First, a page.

The board reviewed the club’s financial position, the open policy years and the requirements for the 2021 renewal at the recent board meeting.
While the 2020/21 policy year is forecast to perform better than 2019/20, it is still anticipated to result in an underwriting deficit. This is primarily due to the frequency and cost of large claims arising within the International Group Pool but it also reflects the general low level of premium rating.
Despite market turbulence arising from the pandemic, the defensively positioned investment portfolio is currently making a positive contribution but is unlikely fully to offset the expected underwriting deficit.
Overall the club’s finances remain strong and reserves will remain in excess of regulatory and rating agency requirements.
OPEN POLICY YEARS
Attritional claims in the 2019/20 policy year were stable but the year was marked by a significant increase in claims in excess of the club’s US$3m abatement layer. Whilst the club’s own claims are broadly in line with expectations for the 2020/21 policy year, a record level of claims have been notified to the International Group Pool at the half year point. Prior policy years have stabilised with some modest improvements seen since 20 February.
No call in addition to Estimated Total Premium (ETP) is expected.
Release call percentages are to be maintained at the levels set by the board earlier this year: nil for policy years 2018/19 and 2019/20, and 6% for the current policy year.
This class continues to perform in line with expectations. No call in addition to ETP is expected.
Release call percentages are to be maintained in line with the P&I class: nil for policy years 2018/19 and 2019/20, and 6% for the current policy year.
RENEWAL 20 FEBRUARY 2021
The board considers that the current P&I rating levels are too low for expected claims experience and regrettably will need to be increased.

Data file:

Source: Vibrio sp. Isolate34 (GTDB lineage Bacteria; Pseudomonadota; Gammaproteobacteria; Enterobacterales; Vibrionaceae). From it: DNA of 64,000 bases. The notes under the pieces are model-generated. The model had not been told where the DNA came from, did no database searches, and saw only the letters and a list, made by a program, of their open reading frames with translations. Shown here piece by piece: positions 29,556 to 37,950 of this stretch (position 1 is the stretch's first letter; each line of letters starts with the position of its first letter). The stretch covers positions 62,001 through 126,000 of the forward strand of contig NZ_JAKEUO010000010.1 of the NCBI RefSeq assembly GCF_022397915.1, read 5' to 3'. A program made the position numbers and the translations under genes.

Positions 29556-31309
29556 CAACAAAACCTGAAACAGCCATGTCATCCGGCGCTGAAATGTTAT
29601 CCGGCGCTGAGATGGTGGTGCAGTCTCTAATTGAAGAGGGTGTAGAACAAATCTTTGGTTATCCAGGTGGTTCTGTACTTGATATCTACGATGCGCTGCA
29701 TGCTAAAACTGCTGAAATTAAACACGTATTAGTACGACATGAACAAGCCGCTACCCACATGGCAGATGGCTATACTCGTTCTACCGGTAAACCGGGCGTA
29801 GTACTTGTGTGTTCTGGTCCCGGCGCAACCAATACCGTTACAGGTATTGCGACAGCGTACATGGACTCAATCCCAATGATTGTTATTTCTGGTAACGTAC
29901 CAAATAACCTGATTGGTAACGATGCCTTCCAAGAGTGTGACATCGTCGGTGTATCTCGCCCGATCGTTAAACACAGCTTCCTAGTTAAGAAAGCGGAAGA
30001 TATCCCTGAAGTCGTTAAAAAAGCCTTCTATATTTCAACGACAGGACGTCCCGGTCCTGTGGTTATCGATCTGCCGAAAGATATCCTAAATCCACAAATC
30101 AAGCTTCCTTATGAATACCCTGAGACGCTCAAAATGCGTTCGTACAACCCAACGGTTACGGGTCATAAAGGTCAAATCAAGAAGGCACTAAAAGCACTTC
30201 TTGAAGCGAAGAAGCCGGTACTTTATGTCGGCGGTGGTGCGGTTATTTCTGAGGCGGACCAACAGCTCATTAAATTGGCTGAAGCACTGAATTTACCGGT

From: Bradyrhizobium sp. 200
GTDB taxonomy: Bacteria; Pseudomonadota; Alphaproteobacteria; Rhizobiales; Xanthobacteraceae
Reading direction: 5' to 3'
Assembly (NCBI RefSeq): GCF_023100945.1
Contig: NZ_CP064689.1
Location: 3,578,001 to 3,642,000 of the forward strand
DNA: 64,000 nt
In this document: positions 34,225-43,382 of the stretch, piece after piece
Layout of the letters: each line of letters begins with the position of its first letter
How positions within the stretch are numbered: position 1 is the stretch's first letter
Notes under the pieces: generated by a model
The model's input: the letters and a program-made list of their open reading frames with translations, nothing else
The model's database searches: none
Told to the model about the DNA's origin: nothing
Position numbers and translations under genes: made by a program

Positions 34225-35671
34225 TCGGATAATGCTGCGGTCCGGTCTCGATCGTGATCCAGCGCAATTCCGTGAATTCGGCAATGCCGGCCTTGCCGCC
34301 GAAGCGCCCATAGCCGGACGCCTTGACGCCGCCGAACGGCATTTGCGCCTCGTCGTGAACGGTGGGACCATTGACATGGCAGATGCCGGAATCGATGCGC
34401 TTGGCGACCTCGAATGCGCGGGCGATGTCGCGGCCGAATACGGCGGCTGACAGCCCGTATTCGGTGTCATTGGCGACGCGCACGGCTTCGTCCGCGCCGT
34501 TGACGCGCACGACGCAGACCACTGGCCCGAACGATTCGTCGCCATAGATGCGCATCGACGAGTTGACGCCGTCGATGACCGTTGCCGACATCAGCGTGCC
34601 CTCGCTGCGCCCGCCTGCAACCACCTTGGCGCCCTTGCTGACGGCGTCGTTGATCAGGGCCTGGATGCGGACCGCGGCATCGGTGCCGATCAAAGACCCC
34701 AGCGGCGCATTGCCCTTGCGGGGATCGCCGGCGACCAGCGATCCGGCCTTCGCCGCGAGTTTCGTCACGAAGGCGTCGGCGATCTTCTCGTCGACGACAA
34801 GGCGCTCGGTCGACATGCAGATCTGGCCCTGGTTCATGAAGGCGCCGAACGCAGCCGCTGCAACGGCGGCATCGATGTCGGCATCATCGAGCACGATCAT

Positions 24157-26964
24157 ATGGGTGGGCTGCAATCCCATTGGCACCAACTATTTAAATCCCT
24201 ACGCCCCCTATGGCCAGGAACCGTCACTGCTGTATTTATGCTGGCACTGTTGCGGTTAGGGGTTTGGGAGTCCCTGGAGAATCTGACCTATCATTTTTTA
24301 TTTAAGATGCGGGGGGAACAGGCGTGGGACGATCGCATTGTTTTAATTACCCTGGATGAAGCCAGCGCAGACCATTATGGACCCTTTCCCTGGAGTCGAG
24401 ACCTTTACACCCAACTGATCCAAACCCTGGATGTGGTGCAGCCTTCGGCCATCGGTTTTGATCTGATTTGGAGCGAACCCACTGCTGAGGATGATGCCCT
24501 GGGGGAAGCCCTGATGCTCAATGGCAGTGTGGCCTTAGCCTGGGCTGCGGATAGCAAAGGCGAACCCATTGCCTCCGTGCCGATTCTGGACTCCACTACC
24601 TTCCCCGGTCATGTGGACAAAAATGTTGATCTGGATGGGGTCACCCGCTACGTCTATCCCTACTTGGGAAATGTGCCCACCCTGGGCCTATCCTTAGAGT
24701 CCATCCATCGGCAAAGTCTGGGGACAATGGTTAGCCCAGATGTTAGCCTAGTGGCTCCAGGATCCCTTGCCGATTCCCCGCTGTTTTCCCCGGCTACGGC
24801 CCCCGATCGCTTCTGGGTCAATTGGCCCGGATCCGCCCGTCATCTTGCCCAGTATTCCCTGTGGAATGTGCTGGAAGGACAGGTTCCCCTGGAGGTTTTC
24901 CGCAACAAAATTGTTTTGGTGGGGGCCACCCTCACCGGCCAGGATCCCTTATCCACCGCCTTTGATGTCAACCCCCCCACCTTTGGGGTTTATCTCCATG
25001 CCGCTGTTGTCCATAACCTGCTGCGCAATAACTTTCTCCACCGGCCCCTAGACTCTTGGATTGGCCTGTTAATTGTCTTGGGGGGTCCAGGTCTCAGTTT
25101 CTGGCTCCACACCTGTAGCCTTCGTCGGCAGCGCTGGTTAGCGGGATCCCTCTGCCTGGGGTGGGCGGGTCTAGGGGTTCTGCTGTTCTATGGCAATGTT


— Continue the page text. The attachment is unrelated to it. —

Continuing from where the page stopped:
As the primary driver for the underwriting result continues to be the significant increase of random large casualties spread across all shipping sectors, which are mutualised between all members, the board continues to regard the concept of applying a general increase as an appropriate and transparent mechanism to support the forthcoming renewal.
The board has set a general increase of 10% to be applied to members’ premiums at 20 February.
To ensure fairness amongst members, the managers will continue to conduct detailed analysis of individual members’ rating adequacy, terms and deductibles against their historic and forecast claims exposures. Members whose current rating levels are insufficient to cover their own claims costs, the costs of reinsurance and a proportionate share of large market losses, will need to increase their premium contributions to the club in excess of the general increase. For some members this will unfortunately represent a considerable adjustment.
The board has determined not to set a generic percentage uplift to deductibles at this renewal. Instead, the managers shall adjust deductibles on a bespoke basis for all members.
The performance of the defence portfolio has remained stable and the board have determined not to apply a general increase. Managers are instructed to increase contributions for those members where claims activity justifies a rating adjustment.
There will be no change to the level of deductible.
Source: Standard Club